His latest start-up is a party called RFP with a slogan ‘Moruo ke Bophelo’ (Economy is Livelihood). This political formation was created in March 22 2022 and brought Matekane to power six months later, during the October 7 general elections.
The ambitious man says he entered the arena because he was disgusted with the coalitions that have destabilised Lesotho since 2012.
No government formed over the last decade has lasted long. Matekane was dreaming of an absolute majority so that he could govern without concession.
Although the extent of his wealth is not known, he is a glittering success and young voters are drawn to his external signs of wealth.
With money as his calling card, he is making a name for himself in gold letters among the Basotho. He is ‘the richest man in the country’, ‘the man with the first helicopter’ and even ‘the man with the private jet’.
His empire’s prosperity also makes him a leader. “When he says, ‘I’m going to do it this way’, no one questions his word because he has succeeded. And that is new in Lesotho politics,” says Tlohang Letsie, a lecturer in political and administrative studies at the University of Lesotho.
“The country knows the respected businessman, not the politician,” says Montoeli Masoetsa, spokesperson for the All Basotho Convention (ABC), which only won eight seats. “He is a competent man, he can succeed if he surrounds himself with politically mature men,” he says.
Not very talkative, Matekane describes his entrepreneurial background using clichés. In interviews, he recites the story of a man who started from nothing, built himself up, believed in his dreams and learned from his failures. This speech - heard elsewhere - sounds less hollow in Lesotho, where success stories are not commonplace.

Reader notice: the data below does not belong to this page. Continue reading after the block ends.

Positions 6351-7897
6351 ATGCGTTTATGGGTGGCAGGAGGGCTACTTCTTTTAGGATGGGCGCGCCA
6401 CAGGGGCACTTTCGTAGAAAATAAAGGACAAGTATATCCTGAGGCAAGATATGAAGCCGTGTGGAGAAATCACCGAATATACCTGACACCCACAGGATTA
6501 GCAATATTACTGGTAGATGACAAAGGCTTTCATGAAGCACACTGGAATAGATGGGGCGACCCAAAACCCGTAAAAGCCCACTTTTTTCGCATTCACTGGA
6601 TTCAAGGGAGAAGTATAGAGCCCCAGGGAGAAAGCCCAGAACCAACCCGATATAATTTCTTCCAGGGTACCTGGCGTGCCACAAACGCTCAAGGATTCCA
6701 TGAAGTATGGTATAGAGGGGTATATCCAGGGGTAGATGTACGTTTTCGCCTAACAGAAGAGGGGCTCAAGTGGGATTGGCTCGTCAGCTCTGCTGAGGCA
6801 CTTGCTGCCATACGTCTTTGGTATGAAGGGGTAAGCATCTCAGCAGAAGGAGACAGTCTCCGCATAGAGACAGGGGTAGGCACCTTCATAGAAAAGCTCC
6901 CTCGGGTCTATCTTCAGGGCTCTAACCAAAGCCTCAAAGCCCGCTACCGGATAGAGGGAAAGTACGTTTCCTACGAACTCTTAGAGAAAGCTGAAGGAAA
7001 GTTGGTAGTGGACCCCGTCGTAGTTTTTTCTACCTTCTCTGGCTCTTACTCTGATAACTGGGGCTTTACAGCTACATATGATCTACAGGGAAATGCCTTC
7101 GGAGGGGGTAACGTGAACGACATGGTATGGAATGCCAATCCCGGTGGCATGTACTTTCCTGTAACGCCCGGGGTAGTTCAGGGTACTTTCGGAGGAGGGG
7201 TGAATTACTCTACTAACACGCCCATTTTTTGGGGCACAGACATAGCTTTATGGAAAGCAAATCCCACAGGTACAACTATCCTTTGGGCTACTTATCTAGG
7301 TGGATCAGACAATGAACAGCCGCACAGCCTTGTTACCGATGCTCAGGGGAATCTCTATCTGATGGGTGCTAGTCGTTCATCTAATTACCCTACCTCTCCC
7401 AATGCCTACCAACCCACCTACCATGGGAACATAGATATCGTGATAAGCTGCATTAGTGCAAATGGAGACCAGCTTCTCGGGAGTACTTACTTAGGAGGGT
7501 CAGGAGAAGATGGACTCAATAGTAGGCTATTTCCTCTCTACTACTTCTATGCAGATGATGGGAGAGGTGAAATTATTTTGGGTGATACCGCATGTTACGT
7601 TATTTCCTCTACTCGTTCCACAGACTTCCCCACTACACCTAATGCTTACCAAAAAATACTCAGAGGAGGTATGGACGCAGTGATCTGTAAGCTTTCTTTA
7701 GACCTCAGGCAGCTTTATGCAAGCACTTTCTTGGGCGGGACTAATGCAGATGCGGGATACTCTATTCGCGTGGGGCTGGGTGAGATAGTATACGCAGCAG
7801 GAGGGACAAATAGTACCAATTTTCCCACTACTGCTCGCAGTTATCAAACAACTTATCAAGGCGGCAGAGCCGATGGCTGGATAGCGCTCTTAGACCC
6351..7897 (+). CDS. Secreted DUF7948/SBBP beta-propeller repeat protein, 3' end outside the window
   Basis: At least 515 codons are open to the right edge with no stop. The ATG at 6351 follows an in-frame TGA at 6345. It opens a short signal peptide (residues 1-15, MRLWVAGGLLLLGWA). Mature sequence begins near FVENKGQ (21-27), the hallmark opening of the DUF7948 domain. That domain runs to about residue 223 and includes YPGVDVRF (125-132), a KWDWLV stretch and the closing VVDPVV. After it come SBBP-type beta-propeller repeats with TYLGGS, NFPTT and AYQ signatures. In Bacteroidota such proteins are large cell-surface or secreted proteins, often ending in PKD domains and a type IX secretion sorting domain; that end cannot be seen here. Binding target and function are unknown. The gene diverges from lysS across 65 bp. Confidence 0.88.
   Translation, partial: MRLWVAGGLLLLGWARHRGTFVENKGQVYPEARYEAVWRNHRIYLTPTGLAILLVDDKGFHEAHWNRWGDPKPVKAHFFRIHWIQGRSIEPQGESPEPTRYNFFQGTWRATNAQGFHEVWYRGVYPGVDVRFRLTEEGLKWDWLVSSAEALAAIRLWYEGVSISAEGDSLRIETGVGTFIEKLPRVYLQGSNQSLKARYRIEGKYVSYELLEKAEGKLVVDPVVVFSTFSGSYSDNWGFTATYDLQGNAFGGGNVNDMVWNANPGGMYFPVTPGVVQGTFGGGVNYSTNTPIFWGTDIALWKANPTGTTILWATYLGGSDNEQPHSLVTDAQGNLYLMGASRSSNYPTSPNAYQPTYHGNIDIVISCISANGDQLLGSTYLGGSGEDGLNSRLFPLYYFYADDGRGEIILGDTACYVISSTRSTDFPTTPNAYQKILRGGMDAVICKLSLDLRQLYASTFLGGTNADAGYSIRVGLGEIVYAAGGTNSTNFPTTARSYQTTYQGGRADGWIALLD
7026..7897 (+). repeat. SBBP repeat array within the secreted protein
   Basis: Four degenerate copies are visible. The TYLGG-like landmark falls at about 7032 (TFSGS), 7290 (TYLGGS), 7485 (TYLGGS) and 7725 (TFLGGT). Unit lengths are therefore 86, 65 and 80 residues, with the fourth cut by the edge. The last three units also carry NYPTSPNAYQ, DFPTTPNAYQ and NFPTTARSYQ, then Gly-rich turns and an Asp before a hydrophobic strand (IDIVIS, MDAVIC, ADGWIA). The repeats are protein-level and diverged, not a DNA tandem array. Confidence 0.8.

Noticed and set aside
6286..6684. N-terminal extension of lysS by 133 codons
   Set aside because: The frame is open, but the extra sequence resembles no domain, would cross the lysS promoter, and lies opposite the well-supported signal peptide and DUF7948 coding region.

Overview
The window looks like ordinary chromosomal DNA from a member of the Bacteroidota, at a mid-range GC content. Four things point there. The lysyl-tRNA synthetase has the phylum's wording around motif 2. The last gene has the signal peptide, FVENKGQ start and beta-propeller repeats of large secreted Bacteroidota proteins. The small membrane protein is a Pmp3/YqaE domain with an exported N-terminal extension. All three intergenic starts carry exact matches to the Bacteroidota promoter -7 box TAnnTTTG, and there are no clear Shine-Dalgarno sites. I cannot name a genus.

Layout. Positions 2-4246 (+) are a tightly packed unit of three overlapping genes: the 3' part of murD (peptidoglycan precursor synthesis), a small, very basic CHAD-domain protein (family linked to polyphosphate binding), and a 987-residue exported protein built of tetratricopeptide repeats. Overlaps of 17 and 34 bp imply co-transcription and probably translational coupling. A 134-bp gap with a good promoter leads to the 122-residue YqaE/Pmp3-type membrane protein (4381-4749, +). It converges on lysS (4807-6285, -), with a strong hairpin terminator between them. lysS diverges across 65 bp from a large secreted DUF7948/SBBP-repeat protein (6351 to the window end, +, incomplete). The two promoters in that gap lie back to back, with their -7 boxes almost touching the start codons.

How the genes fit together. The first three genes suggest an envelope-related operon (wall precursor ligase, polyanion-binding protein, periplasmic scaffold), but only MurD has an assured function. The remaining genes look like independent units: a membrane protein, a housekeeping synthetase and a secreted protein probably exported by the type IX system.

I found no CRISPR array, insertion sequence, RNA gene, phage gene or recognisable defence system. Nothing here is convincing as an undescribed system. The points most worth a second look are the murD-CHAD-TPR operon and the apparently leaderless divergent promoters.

Spoiled by life, Matekane devotes part of his time and wealth to his community through his foundation. He demonstrates his philanthropy by developing his home village of Mantšonyane, where 64.6% of voters voted for him.
“The infrastructure there is better than in the capital,” says RFP spokesman David Mohapi. Elsewhere in the country, he is best remembered for his role in fighting against Covid-19.
In January 2021, Matekane launched Sesiu Sa Letšoele Le Beta Poho (Unity is Strength), an organisation designed to centralise donations from the private sector to buy vaccines and laboratory equipment.
He became the man of the hour while pointing out the government’s shortcomings. “Together [with the government], we said we had to try to save the nation,” Matekane reiterated in a television interview in August 2021.
He was elevated to hero status. The rest of his speech was less admirable. “If this nation dies from this pandemic, we won’t have any consumers tomorrow,” said the businessman.
Matekane may be tempted to favour the Matekane Group of Companies (MGC) once in a position of authority.
“You will see that he will pay his companies with public funds. They will continue to work for the government. This is corruption at the highest level,” said Serialong Qoo, spokesperson for the main opposition Democratic Congress (DC).
This party, which came second in the elections, is expected to represent the opposition in the next term. But Matekane denies any conflict of interest and says he will step aside from his business. He will also be forced to delegate some of his power.
Fighting corruption - “the worst disease” - will be one of his priorities, he told the BBC. He also wants to better train and depoliticise the army, which has been known for coups (in 1986 and 1991) and attempted coups (2014).
Despite this, the tycoon showered the Lesotho Defence Force (LDF) with donations last March before he launched his party.
Within the coalition, the three allies have agreed on an austerity programme. They promise to cut government spending by reducing ministerial positions from 37 to 15 and to not having official residences and cars. This is a small sacrifice for this lover of beautiful cars, as he will simply have to turn to his personal collection, which is made up of a Rolls-Royce and Aston Martin.